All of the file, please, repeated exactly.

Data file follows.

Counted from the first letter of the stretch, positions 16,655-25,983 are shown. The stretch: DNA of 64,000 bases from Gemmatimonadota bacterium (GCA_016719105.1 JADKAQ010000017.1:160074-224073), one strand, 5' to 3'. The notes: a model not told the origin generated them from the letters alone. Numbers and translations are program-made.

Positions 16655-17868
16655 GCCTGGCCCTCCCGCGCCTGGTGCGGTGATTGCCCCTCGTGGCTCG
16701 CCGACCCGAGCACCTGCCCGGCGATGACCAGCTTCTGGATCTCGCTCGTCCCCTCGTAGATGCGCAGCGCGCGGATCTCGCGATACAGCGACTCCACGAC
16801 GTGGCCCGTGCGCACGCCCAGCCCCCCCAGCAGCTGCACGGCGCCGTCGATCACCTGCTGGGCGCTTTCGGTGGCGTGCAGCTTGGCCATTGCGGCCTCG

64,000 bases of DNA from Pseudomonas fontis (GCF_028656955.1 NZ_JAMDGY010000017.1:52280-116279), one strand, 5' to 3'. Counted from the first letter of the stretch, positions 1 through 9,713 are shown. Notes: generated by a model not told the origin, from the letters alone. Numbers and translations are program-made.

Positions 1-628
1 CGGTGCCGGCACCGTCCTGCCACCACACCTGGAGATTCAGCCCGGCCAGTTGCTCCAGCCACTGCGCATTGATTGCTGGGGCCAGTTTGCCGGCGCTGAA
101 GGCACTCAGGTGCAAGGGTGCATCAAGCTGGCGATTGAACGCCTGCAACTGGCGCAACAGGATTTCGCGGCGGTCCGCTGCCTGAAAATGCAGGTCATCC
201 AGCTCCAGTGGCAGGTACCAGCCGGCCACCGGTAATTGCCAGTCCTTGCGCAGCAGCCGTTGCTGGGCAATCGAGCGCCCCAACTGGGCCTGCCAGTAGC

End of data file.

Counted from the first letter of the stretch, positions 16,655-25,983 are shown. The stretch: DNA of 64,000 bases from Gemmatimonadota bacterium (GCA_016719105.1 JADKAQ010000017.1:160074-224073), one strand, 5' to 3'. The notes: a model not told the origin generated them from the letters alone. Numbers and translations are program-made.

Positions 16655-17868
16655 GCCTGGCCCTCCCGCGCCTGGTGCGGTGATTGCCCCTCGTGGCTCG
16701 CCGACCCGAGCACCTGCCCGGCGATGACCAGCTTCTGGATCTCGCTCGTCCCCTCGTAGATGCGCAGCGCGCGGATCTCGCGATACAGCGACTCCACGAC
16801 GTGGCCCGTGCGCACGCCCAGCCCCCCCAGCAGCTGCACGGCGCCGTCGATCACCTGCTGGGCGCTTTCGGTGGCGTGCAGCTTGGCCATTGCGGCCTCG

64,000 bases of DNA from Pseudomonas fontis (GCF_028656955.1 NZ_JAMDGY010000017.1:52280-116279), one strand, 5' to 3'. Counted from the first letter of the stretch, positions 1 through 9,713 are shown. Notes: generated by a model not told the origin, from the letters alone. Numbers and translations are program-made.

Positions 1-628
1 CGGTGCCGGCACCGTCCTGCCACCACACCTGGAGATTCAGCCCGGCCAGTTGCTCCAGCCACTGCGCATTGATTGCTGGGGCCAGTTTGCCGGCGCTGAA
101 GGCACTCAGGTGCAAGGGTGCATCAAGCTGGCGATTGAACGCCTGCAACTGGCGCAACAGGATTTCGCGGCGGTCCGCTGCCTGAAAATGCAGGTCATCC
201 AGCTCCAGTGGCAGGTACCAGCCGGCCACCGGTAATTGCCAGTCCTTGCGCAGCAGCCGTTGCTGGGCAATCGAGCGCCCCAACTGGGCCTGCCAGTAGC